Mr. Dillon: I want to say that without qualification of any sort or any description and unless this Parliament is prepared to go on record as taking the view that if a person in cold blood and with deliberation murders a servant of the State in the course of his duty that that murderer should receive the punishment appropriate to a murderer, the maintenance of civilised Government in this country is impossible. Therefore, I find myself at profound variance with Deputy Commons. What astonishes me and what, in some degree, causes me alarm is that I believe he is perfectly sincere and it shocks me to find that somebody capable of thinking as he thinks about other matters could conceivably display that confusion of mind—justify murder on the ground that some individual citizen chooses to describe it as being done in pursuit of his ideals.
Deputy Commons very readily says: “Can you blame a man for his ideals?” When he says that he is thinking of  the ideals of extreme nationalism of this country. Suppose he finds other ideals which are held just as fervently and violently as they were. Suppose he finds a person blinded by religious bigotry—convinced that Catholics are enemies of the State, enemies of liberty. Does he say that in such a community any person who draws a gun and murders a man because he is a Catholic should be excused and that he does it for his ideals? If every man is to be a judge of his own justification the conduct of us all will become in all probability very strange. There is a moral law which says: “Thou shalt not kill”—and to that moral law there are well-recognised qualifications where the State acts of itself or by its agents. I know of no law that entitles a man in cold blood to go out and murder his neighbour who is the servant of the State in the course of his duty and then claim the title of an idealist and claim exemption from the law.
Mr. Dillon: Deputy Commons spoke of land hunger and he and Deputy Cafferky feel strongly about that particular topic in connection with the particular part of Mayo from which they come. Have Deputies in this House yet begun to realise the source of land hunger at the present time? One of the most abundant sources of land hunger in this country at the present time is the universal knowledge that if the State can be induced to acquire my holding for distribution——
Mr. Dillon: Nonsense! I am referring to land agitation and the consequent crime that may derive therefrom in the County Mayo. C-r-i-m-e, and the Minister for Justice is responsible for crime. What is the cause of crime? That is what I am arguing. If we hold out to any body of people the inducement that if they resort to measures sufficiently violent they can secure for themselves the right to purchase their neighbours' land at one-half the price of that land, how can we ever put an end to land hunger in this country? If I covet my neighbour's farm in Ireland now and can induce the Land Commission to acquire it, divide it into two holdings, and sell it to me, for every acre of that land the value of which is £40 I am only asked to pay £20.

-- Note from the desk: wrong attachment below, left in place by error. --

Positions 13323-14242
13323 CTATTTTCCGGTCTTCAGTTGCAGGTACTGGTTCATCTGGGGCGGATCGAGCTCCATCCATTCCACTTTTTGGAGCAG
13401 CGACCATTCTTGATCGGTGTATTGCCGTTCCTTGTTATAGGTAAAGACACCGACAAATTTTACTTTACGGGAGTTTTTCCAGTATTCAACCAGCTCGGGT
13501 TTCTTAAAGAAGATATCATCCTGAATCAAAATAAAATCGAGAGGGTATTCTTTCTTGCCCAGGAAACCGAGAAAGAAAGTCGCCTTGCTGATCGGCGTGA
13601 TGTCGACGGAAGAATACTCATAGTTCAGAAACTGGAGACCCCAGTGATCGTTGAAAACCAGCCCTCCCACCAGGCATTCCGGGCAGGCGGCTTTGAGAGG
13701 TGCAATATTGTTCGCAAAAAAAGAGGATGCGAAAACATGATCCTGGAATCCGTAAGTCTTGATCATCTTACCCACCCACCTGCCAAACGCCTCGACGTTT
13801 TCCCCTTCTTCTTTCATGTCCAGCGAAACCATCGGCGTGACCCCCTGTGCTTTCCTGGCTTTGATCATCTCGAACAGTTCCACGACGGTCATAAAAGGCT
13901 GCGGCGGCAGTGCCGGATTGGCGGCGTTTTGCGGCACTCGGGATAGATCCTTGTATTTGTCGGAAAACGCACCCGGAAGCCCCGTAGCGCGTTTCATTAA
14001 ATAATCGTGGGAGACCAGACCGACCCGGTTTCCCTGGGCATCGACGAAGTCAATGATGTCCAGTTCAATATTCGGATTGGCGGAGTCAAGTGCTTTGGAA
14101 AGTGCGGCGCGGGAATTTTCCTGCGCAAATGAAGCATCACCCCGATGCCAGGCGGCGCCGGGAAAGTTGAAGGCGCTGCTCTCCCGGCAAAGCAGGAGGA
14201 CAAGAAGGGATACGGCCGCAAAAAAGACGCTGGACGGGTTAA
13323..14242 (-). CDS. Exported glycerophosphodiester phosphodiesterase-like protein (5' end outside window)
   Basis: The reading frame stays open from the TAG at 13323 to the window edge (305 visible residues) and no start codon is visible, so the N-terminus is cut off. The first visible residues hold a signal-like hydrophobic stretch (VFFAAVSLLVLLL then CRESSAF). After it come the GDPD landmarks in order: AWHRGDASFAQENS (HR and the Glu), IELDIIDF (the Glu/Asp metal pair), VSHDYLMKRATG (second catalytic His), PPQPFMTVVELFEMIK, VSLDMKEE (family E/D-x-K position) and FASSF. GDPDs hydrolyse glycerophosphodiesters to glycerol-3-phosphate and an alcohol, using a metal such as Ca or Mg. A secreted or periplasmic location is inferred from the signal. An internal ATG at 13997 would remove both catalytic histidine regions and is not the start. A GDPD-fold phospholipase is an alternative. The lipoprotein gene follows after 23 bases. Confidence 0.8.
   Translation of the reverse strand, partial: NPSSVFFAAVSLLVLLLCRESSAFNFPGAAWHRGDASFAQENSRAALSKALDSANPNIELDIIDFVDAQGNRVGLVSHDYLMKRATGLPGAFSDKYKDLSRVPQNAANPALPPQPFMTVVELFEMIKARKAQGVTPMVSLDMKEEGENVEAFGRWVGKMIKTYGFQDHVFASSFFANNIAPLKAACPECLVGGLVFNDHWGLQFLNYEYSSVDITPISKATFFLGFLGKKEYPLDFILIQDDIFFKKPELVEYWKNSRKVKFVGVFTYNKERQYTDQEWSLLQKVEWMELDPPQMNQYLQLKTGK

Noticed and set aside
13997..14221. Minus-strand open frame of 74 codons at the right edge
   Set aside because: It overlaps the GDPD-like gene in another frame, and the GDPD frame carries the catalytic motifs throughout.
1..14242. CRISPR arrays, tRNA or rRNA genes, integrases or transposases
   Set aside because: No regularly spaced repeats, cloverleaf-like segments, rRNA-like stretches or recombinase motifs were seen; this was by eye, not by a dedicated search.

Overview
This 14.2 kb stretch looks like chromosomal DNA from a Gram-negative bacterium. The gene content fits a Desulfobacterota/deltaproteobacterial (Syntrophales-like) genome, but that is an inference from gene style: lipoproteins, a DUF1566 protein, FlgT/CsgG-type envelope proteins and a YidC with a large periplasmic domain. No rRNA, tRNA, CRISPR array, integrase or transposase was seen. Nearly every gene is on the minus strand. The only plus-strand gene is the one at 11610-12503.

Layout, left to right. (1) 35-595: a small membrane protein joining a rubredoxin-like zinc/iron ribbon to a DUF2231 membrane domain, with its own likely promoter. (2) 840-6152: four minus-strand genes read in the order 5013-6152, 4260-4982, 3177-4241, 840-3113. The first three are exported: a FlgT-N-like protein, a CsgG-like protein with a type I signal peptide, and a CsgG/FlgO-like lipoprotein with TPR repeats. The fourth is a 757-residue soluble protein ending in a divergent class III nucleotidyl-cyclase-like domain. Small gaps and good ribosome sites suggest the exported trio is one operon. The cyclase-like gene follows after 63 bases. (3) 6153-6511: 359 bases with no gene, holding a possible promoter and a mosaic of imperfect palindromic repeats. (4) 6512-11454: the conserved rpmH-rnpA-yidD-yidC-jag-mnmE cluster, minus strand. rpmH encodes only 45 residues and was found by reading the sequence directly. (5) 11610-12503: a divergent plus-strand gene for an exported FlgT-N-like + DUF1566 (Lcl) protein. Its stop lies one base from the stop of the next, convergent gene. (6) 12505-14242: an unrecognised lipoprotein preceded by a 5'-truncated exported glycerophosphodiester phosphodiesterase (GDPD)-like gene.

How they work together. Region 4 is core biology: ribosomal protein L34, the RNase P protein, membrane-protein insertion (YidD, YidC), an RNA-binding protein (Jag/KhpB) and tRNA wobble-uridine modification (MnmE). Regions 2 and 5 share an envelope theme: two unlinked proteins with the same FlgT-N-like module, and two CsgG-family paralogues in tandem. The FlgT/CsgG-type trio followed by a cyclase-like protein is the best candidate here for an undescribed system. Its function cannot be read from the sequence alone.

If we had a system in this country of buying publichouses and selling them to the purchaser for one-half of what they cost would not we have a publichouse hunger and would not we have urgent demonstrations started, and crime committed to prevent anyone buying a publichouse lest thereby the Government might be deterred from buying it and selling it to the fortunate allottee for one-half of what it cost?
I remember saying in this House 15 years ago, when the Land Act of 1931 was introduced: “You are going to create a situation in this country in which you will have a perennial and recurrent land hunger in pursuit of which crime will be committed, agrarian outrage will be promoted and a rotten pantomime of the land war upon which we look back with pride enacted, not in defence of the right of honourable people to live on their holdings, but enacted to give effect to the jealous, covetous nature of those who want their neighbour's land and want it at half price.” So long as the law of this State provides that the Land Commission can acquire land, pay £40 an acre for it, and sell it to the allottee for £20 an acre we will have land hunger of a fraudulent and specious type, we will have agrarian crime and outrage and— if it goes on long enough—we will have every barony in this country reft with feud and hatred, created by that appeal  to the natural covetousness of some people who would go to the end of the world in the hope of getting something for nothing.
Mr. Dillon: This matter is extremely important and to-day the Minister himself made reference to it in the reply he gave to a question in this House. Why is it that, when you approach the root of an evil in this country, everybody thrusts his head in the sand and says: “Talk about anything but do not talk about that.” There is the root of the evil. Deputy Keyes goes into hysterics when you mention it.
Mr. Dillon: One cannot get it into that man's head that, while generations of us stood for land purchase, no sane man ever said that the whole land of Ireland should be bought in parcels for £40 by the community and sold to individual allottees for £20.
Mr. Dillon: I am trying to drive home to people that the source and root of agrarian crime in this country is the perpetuation of a land war and that nothing the Minister or the Gardaí or anybody else can do will stop that until you go to the root of the matter and end the evil. Seventy years ago the representatives of the people pointed that out. “Buckshot” Forster sent in the soldiers but you cannot end agrarian crime until you put an end to the source of the evil. That was demonstrated by our representatives to the British House of Commons. The British tried the military, the police, “Buckshot” Forster and everything else——